Do you have white space in your life?

My guest last week, for my winter Accelerator Program, Double Vision, Elizabeth Shreeve, design principal and published children’s book author, talked about the ‘white space’ she has carefully instilled and protected in her life–and how it’s become essential to her creative success. White space for Elizabeth is the time between things, the open brain space that allows for mental rest–and for creative ideas to bubble up.

“You need to leave room in your mind for creative ideas to come up,” she says.

Sometimes women have a hard time defending that white space. We are raised to people-please–so we spend a lot of our energy attending to others needs before we attend to our own. ‘Time for me’ seems like a luxury–like a selfish thing to do when others have important needs. I remember hearing about a public health self-care program for mothers. Very few women came until it was reframed as a ‘Be a Better Mother by Taking Care of Yourself’ program.

Elizabeth takes the ferry to work, which gives her some time to reflect and get a little space from the demands of being a firm leader and mother. She also takes walks–and mentioned that she always brings along a little notebook to jot down any creative ideas or aha moments she has.

We think of white space as being extra.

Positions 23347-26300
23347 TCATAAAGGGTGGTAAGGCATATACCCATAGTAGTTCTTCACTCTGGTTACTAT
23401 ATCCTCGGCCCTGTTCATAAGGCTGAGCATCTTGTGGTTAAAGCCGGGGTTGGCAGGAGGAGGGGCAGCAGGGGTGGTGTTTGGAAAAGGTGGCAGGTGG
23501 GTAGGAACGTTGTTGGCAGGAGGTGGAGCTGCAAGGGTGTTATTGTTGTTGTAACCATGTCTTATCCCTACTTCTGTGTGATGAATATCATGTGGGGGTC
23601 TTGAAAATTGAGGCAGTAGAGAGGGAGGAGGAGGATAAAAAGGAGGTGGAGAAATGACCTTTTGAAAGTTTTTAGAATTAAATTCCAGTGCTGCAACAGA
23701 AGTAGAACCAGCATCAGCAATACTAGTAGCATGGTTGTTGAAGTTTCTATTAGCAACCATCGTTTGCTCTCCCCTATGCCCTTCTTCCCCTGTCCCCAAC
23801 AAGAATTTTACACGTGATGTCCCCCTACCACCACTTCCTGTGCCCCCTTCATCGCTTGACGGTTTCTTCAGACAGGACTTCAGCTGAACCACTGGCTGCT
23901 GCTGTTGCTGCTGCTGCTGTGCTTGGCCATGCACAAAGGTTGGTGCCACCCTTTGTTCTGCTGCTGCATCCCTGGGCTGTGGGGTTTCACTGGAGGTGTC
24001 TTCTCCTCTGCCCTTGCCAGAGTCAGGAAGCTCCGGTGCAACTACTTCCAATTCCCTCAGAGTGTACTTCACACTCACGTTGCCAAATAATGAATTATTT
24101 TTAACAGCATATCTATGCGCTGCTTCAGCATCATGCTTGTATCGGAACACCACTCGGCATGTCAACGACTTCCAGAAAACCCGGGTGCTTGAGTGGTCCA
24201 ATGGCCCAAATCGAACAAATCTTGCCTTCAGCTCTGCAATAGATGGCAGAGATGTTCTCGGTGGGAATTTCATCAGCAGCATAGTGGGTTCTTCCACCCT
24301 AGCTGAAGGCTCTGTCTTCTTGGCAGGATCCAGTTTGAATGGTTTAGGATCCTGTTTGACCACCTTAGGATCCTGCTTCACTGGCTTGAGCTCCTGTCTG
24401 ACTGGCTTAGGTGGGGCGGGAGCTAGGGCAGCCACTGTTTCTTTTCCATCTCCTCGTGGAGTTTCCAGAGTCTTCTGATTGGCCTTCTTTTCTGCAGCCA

We think of it as the ‘padding’ around things. And we’re in an age that is obsessed with cutting out the padding–tax cuts, apps that will save you five minutes, being able to access information instantly.

But the padding is part of the process.

White space is not the leftover in between the important stuff we do–it’s an essential ingredient to creative jumps–in addition to lives that feel good to live.

‘White space’ doesn’t have to be overly fabulous or fancy–we’re not talking hot stone massages on a mountaintop in Greece–it can be as simple as giving yourself some time to think while washing dishes, or taking a walk…. It means not cramming up every moment with a quick glance at your inbox, or mentally making your shopping list.

This is such an important lesson–and one I have to relearn again, and again and again.

I go to the gym regularly–and I started going to deal with the stress of being in design school. It’s where I get some space from the pressure and unlikely ideas come together. But sometimes….. my smartphone gets the better of me and I spend my workout thinking through my to-do list, buying something on Amazon, or getting a thing or two done.

Elizabeth reminded me why I first started working out in the first place. And in the winter, a time of reflection, and a time when I am much more susceptible to the winter blahs, my ‘white space’ is all the more important to defend, and cherish.

And it’s not a matter of needing more time.
It’s a matter of showing up for the time I already have with more intention.

Do you have enough white space? Hit reply and let me know.